After the war, Dutton was accepted into Magdalen College, Oxford, where he studied English Literature under C. S. Lewis, among others. After graduating from Oxford, he spent some time travelling through Europe with his first wife, Ninette (née Trott), before returning to Australia. In 1956 Dutton took up a lectureship at the University of Adelaide, beginning a long and prolific academic career. His literary activities were also reinvigorated after his return to Australia; with Max Harris and Bryn Davies, he established a literary quarterly, Australian Letters (1957–1968), and, also with Harris, established Australian Book Review (1961– ). From 1961–1965 he served as an editor for the Australian branch of Penguin publishing, and in 1965, with Brian Stonier, he founded his own paperback publishing house, Sun Books. He was also involved in the founding of the Adelaide Festival of the Arts. Through the 1950s and 1960s, Dutton’s poetry also prospered. His work regularly appeared in major Australian literary journals like the Bulletin, Meanjin and Southerly, and he published a number of collections: Antipodes in Shoes (1958), which won the Grace Leven Poetry Prize, was followed by Flowers and Fury (1962),  On My Island (1967), Poems Soft and Loud (1967), and a volume of selected poems, Findings and Keepings (1970).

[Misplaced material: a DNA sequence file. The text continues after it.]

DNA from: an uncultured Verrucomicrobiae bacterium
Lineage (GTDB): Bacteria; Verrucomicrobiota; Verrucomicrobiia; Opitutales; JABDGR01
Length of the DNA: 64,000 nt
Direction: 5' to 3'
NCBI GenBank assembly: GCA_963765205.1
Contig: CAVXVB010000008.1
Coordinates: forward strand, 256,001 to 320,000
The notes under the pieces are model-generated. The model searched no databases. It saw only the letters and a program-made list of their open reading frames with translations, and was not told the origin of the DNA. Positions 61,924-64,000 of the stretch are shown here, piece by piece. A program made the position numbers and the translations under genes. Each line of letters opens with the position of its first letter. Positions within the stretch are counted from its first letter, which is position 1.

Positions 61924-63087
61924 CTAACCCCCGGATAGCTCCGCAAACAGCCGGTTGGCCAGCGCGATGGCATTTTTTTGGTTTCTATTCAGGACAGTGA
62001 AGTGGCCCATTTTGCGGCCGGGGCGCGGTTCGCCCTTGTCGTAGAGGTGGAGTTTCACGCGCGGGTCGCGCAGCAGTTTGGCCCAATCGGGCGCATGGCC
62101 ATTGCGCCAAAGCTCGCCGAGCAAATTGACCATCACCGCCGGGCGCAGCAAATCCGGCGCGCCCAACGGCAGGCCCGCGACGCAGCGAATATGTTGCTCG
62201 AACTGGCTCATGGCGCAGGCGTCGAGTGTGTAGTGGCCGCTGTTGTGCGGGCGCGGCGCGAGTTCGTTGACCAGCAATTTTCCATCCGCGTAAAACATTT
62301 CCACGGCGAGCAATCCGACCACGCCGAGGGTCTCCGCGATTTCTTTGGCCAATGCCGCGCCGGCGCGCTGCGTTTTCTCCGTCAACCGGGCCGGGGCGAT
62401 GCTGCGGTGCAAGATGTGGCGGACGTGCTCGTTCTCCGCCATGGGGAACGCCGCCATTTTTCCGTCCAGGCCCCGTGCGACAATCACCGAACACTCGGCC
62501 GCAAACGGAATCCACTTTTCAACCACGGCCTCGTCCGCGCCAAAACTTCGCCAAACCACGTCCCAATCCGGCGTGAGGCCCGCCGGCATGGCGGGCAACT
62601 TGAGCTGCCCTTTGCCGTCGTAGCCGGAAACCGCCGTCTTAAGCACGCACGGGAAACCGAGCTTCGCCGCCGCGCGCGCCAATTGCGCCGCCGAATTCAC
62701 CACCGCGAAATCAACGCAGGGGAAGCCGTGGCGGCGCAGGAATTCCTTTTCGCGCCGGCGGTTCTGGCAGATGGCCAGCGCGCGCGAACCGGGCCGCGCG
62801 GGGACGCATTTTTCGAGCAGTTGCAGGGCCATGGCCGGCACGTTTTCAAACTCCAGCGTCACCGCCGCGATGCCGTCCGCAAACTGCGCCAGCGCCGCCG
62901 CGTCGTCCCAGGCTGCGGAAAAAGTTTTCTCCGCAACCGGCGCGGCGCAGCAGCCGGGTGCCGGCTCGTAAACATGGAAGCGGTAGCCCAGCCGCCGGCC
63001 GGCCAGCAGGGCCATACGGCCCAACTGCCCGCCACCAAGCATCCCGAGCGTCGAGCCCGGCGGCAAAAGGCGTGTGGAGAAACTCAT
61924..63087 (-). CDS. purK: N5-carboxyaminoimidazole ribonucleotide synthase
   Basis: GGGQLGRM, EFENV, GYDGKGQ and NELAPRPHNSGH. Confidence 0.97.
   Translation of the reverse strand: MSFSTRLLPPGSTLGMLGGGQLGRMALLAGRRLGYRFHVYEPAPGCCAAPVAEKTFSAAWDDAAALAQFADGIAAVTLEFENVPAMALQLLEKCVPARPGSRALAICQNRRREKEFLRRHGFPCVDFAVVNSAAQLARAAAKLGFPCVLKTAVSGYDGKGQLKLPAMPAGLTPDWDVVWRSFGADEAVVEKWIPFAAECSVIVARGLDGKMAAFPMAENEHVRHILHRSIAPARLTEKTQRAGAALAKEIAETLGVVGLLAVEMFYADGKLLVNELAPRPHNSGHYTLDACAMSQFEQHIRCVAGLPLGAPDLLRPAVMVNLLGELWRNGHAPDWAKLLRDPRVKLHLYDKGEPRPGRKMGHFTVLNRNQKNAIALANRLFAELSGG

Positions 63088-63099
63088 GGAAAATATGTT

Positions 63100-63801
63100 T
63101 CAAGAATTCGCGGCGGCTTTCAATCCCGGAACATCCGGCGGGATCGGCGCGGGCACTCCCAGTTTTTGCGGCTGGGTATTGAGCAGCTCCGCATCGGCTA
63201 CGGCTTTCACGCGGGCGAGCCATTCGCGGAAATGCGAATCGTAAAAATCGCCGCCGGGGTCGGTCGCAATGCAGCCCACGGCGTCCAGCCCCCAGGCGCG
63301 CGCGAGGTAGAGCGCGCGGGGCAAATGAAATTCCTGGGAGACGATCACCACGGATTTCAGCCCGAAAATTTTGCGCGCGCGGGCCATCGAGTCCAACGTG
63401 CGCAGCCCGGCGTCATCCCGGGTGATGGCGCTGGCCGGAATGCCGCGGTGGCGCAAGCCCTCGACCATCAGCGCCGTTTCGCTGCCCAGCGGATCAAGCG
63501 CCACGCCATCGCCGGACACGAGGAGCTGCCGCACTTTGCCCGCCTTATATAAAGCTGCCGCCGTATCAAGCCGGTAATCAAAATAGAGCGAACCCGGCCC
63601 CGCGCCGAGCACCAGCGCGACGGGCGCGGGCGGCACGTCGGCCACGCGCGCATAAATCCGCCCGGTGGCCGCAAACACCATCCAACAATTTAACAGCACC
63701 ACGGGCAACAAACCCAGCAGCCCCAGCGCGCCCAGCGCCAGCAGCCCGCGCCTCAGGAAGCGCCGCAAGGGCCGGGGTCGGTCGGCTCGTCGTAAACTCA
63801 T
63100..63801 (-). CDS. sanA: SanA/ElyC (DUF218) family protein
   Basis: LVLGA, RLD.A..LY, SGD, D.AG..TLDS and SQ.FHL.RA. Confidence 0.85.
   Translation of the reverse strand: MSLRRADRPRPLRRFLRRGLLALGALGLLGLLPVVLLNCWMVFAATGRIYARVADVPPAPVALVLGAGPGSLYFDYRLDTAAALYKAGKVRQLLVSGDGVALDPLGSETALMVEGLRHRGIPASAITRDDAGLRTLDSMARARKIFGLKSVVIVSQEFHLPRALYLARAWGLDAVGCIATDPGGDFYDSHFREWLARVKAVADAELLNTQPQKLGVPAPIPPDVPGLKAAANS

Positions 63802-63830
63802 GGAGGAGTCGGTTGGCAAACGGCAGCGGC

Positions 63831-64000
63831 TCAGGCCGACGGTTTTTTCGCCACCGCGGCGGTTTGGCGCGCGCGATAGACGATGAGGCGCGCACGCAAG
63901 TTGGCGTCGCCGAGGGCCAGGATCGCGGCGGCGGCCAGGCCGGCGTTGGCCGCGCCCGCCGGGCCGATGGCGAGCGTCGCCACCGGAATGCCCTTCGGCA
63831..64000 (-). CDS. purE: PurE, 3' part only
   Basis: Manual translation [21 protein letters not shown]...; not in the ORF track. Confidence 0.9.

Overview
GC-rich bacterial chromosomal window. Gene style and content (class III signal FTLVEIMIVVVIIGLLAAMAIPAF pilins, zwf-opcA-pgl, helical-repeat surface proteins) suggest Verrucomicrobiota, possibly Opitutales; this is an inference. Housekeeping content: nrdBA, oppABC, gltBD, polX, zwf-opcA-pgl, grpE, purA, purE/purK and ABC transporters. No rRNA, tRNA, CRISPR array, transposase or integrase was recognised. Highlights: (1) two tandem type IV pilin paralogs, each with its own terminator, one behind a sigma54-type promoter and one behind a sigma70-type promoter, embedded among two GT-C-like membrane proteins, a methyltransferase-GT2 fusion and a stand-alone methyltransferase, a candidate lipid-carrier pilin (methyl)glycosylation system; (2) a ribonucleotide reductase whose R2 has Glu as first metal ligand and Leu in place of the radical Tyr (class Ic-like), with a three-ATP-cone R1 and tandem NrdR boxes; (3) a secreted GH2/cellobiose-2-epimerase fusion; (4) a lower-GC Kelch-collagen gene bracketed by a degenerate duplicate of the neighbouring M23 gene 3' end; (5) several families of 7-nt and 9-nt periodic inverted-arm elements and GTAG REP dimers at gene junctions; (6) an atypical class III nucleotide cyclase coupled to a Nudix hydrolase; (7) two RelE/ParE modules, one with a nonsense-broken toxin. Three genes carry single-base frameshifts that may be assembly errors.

Through the last three decades of his life, Dutton established himself in Australian literary life as a prolific and influential writer, editor and critic. He published numerous scholarly and popular articles on Australian literature and culture, with his major publications including a collection of essays, Snow on the Saltbrush: The Australian Literary Experience (1984), and a biography of Kenneth Slessor (1991). In all, he is credited with writing or editing more than 200 books. He edited numerous anthologies and collections of Australian criticism, poetry and stories, including The Literature of Australia (1964), The Beach (1985), The Picador Henry Lawson (1991), and the Collected Poems of Kenneth Slessor (1994), and remained an enthusiastic book reviewer for a number of journals and newspapers, including Australian Book Review, the Bulletin, the Australian and the Sydney Morning Herald—for all of which he also served in an editorial capacity at one time or another. Through all this he remained a substantial literary figure in his own right, with his diverse output including six novels, a number of children’s books, travel works, biographies, short stories, and translations of Russian poetry. He published eleven collections of his poetry, including two with Angus and Robertson: Selective Affinities: New Poems (1985) and New and Selected Poems (1993).